The Independent Voice of Southern Methodist University Since 1915

The Daily Campus

The Daily Campus

The Independent Voice of Southern Methodist University Since 1915

The Daily Campus

The Independent Voice of Southern Methodist University Since 1915

The Daily Campus


Women’s team not meeting expectations

Casual observers of the SMU women’s basketball team would likely be pleased with what they see: a 14-5 record along with a 4-2 record in conference play.

They would be wrong.

If the season ended today, SMU would be in fifth place in Conference USA and have to participate in the play-in round of the conference tournament. That would make getting to the NCAA tournament an even taller task than it already is.

That would be a huge disappointment because this team is going to be the best one head coach Rhonda Rompola puts on the court in a while – maybe ever – and that’s not an overstatement.

SMU returned all five starters from last year’s team. It’s incredibly rare not to have significant turnover in the college game and a huge advantage for the Mustangs to have that type of experience come back.

Senior forward Janielle Dodds is the leading scorer in the conference with more than 1,600 points during her career. The second-leading scorer is more than 300 points behind Dodds.

The Mustangs have three players averaging 10 points per game or more: Dodds, forward Delisha Wills and guard Jillian Samuels.

The production is there. But the effort has not been enough when it really matters.

Sure, SMU has slaughtered many of its conference opponents so far. The team beat Marshall by 22 and UCF by 28 – huge margins of victory.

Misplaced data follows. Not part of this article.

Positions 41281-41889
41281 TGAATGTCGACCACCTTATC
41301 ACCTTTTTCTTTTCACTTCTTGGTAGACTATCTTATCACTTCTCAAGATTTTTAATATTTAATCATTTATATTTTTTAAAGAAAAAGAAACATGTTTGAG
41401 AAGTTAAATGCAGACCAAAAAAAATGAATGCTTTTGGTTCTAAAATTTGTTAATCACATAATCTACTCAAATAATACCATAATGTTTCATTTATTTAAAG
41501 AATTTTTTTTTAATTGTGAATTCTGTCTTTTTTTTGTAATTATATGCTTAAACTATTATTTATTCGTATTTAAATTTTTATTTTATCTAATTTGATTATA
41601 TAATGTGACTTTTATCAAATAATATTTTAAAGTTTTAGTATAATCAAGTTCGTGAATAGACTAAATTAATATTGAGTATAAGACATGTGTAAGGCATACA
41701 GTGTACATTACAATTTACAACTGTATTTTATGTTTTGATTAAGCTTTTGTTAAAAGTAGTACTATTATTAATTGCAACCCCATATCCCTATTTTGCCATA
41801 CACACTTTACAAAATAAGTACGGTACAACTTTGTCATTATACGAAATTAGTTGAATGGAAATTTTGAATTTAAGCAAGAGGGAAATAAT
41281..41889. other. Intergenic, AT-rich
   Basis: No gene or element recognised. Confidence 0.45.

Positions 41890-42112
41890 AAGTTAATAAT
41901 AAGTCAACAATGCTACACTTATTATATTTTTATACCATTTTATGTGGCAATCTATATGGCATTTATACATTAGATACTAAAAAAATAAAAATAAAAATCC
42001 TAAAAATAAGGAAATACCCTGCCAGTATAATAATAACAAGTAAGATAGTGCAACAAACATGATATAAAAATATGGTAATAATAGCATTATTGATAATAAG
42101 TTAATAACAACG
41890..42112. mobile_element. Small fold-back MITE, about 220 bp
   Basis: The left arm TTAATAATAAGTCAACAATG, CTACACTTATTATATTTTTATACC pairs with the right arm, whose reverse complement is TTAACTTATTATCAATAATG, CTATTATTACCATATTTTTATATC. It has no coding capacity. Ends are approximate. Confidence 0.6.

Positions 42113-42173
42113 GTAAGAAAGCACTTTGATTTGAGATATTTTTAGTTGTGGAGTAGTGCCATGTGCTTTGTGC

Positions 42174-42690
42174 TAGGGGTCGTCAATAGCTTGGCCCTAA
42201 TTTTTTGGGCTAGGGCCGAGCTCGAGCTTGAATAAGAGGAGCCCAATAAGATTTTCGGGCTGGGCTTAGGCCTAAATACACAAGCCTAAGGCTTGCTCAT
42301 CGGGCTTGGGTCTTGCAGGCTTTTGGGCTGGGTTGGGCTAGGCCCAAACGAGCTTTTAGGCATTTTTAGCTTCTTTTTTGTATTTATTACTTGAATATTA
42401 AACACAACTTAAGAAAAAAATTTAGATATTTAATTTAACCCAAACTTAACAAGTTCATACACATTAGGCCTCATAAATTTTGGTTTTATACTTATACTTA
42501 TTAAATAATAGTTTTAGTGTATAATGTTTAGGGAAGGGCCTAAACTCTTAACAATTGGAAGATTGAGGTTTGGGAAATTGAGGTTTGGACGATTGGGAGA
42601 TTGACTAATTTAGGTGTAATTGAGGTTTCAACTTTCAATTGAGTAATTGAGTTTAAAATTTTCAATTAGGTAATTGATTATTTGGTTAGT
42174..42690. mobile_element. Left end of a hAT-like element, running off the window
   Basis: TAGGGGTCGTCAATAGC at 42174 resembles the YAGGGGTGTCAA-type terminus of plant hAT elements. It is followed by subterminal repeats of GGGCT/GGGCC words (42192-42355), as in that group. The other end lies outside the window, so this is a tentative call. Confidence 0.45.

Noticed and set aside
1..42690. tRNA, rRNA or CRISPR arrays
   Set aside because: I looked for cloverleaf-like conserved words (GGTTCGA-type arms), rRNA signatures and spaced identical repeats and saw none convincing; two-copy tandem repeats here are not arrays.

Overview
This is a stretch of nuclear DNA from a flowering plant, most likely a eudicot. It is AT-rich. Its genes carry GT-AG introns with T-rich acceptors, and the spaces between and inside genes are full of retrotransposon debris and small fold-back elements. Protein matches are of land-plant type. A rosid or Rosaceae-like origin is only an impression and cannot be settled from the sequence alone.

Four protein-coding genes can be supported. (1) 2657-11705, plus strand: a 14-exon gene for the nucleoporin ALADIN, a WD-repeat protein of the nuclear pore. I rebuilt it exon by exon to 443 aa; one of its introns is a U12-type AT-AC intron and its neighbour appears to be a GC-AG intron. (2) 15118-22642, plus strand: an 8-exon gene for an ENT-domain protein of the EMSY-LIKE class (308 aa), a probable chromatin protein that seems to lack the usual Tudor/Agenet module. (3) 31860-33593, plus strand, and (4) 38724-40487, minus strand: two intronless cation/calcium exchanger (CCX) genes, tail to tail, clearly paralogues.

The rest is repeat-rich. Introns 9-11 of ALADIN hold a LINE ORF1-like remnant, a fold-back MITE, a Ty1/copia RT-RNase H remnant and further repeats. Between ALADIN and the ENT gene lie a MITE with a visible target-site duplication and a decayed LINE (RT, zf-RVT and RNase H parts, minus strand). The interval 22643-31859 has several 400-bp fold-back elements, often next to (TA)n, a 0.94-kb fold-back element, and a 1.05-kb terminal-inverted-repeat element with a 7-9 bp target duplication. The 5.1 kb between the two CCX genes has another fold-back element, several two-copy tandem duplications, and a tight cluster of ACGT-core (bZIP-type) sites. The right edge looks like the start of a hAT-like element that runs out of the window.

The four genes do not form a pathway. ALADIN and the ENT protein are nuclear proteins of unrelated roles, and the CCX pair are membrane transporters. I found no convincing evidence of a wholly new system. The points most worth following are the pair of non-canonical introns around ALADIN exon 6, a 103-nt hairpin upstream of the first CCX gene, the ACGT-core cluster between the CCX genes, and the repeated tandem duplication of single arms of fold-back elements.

But the games that truly tested this team have produced results that suggest this is a team that cannot be considered among the elite.

SMU lost its conference opener at Tulsa in overtime. Until Saturday it was the only conference loss for the Mustangs. But then it happened again in much the same way. SMU had a lead late in the game and then gave it up in the final minute.

“This was like déjà vu up in Tulsa,” Rompola said afterward, lamenting the play of her team in close games.

The Mustangs must learn how to win in games that aren’t blowouts if they want to win the conference tournament. And SMU must learn how to get key stops if it wants to make the NCAA tournament.

Too many times Tulsa got second and third chances on offense and was able to turn those chances into points. Similar problems stymied the Mustangs in losses to Big XII teams Texas A&M and Texas Tech during non-conference play.

SMU can learn how to defend the boards better, but the desire to come out and play to win cannot be taught. It must come from within, and during Saturday’s loss to Tulsa it seemed like SMU didn’t want to win as much as the Golden Hurricane did.

Think I’m being harsh? Someone else agrees with me.

“You have to come out with better energy. I didn’t like the energy we came out with today,” Rompola said afterward.

The tests only continue for the Mustangs. UTEP, which is 6-0 in conference play and in first place, comes to Moody Coliseum this Thursday. SMU cannot afford another loss to a NCAA tournament-worthy team.

Let’s be clear – this season is a failure if the Mustangs don’t go dancing in March.

A loss to UTEP not only damages prospects with the NCAA selection committee, it would likely mess with the psyche of the team.

High stakes for a game played in January. But this is a team with high expectations.

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